In their search for a sustainable jet fuel as an alternative to polluting kerosene, American scientists took their inspiration from nature. In photosynthesis, leaves convert CO2 and water into oxygen and carbohydrates. Methanol can be produced from the latter.
Capture methanol on evaporation
Their research was published in Nature Energy. American researchers, led by Professor Yimin Wu, have managed to make a climate-neutral liquid using photosynthesis. He and his team drew the ideas from nature: “We mimic natural leaves. We use carbon dioxide, water and sunlight as sources and produce methanol and oxygen as end products. However, this process is ten times more efficient than photosynthesis in a plant. ” In this process, (cheap) copper oxide is the catalyst in contact with water and CO2. A white light beam replaces natural sunlight and generates a chemical reaction: the conversion of CO2 into methanol. This releases oxygen. When this setup is heated, it is technically possible to capture methanol during the evaporation process.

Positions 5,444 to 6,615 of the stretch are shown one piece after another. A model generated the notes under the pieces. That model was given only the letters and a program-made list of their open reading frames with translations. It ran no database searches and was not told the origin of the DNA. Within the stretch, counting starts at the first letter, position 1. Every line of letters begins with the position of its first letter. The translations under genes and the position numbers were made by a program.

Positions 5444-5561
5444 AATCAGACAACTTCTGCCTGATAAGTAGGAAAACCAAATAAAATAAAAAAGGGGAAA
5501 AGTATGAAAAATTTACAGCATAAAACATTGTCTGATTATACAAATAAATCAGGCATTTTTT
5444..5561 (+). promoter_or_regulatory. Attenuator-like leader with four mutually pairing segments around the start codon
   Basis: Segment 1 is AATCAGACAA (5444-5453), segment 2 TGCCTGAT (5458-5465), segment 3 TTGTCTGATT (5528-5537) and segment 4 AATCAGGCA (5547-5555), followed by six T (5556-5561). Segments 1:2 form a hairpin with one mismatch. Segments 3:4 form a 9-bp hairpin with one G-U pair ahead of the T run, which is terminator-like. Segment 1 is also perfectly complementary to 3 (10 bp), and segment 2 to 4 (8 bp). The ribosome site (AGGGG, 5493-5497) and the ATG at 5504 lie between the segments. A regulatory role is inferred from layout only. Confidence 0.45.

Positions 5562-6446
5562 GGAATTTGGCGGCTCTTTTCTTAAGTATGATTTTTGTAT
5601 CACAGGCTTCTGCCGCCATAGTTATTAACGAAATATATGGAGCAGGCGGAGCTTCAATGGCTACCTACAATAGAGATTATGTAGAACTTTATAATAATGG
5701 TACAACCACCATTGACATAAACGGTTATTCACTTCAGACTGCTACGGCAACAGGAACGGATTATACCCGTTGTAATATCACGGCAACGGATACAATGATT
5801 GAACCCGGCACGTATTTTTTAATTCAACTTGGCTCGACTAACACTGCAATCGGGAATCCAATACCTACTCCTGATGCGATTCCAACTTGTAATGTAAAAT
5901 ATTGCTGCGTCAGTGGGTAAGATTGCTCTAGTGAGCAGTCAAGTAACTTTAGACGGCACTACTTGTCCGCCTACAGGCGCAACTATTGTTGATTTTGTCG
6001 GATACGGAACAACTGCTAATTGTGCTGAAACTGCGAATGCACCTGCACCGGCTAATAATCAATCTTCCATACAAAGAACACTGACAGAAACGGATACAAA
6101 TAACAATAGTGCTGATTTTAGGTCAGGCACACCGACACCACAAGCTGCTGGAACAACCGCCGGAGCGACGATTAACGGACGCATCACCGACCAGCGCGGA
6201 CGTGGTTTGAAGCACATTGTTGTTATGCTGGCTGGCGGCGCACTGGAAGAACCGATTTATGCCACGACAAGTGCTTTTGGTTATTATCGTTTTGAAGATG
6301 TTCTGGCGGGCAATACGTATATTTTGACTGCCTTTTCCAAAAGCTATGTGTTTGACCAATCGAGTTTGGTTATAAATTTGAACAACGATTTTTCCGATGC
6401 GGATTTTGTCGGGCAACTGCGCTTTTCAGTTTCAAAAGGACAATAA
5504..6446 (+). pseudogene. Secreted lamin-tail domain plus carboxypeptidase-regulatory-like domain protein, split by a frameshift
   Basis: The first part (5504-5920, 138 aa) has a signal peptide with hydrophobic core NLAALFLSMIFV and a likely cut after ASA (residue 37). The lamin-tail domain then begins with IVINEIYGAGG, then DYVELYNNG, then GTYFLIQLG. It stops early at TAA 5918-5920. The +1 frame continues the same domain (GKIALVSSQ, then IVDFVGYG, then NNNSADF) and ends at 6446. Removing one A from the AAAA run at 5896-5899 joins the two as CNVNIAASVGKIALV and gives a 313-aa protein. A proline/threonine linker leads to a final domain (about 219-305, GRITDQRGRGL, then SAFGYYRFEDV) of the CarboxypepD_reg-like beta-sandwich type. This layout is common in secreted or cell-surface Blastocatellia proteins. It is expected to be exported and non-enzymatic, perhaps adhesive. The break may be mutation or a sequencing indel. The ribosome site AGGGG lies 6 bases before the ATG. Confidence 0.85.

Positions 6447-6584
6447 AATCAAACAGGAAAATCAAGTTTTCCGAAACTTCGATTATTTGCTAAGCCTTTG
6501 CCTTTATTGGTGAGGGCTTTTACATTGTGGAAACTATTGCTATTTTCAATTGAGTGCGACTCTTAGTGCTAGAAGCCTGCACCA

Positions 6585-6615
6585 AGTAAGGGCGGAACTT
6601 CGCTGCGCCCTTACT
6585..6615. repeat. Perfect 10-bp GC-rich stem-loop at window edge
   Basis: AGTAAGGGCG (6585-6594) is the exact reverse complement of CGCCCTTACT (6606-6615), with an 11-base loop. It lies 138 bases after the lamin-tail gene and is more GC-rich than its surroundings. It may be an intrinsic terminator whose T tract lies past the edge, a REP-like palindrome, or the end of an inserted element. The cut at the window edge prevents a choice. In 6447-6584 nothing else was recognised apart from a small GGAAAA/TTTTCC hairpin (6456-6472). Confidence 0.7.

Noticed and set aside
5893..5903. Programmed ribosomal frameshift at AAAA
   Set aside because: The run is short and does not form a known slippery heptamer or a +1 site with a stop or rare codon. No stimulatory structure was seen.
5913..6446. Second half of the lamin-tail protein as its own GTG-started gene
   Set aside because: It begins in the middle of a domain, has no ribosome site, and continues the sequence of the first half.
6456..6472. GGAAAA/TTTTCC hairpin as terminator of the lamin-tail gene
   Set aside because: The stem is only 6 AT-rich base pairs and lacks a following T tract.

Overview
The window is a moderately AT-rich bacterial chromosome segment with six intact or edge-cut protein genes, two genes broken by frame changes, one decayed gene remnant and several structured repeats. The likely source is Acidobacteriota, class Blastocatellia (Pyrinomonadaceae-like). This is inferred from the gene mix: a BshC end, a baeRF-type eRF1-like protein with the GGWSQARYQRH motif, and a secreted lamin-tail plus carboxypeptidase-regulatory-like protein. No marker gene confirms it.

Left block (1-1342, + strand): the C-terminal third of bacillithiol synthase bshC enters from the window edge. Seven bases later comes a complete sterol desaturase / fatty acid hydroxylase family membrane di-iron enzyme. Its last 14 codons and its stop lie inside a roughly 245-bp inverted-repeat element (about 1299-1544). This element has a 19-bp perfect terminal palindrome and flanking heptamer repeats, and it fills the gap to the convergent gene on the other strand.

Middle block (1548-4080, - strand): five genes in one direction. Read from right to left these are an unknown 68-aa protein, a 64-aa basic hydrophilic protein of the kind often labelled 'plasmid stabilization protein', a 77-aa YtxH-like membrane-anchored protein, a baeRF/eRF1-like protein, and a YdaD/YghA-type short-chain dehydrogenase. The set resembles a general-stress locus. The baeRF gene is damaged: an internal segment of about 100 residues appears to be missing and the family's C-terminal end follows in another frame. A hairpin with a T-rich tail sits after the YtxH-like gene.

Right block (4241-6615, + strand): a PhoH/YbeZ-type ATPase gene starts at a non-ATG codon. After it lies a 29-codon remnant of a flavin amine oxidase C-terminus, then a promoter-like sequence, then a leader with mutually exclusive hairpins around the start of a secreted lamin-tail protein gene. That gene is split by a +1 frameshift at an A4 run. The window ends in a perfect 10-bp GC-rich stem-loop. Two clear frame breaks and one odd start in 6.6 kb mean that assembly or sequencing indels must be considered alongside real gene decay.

Cheap, but still futuristic
However, previous pilot projects have shown that it is not so cheap to start producing methanol with captured carbon dioxide. The proposed technique of this American team would already be cheaper. But for this one must first produce a kind of art magazine and then commercialize it.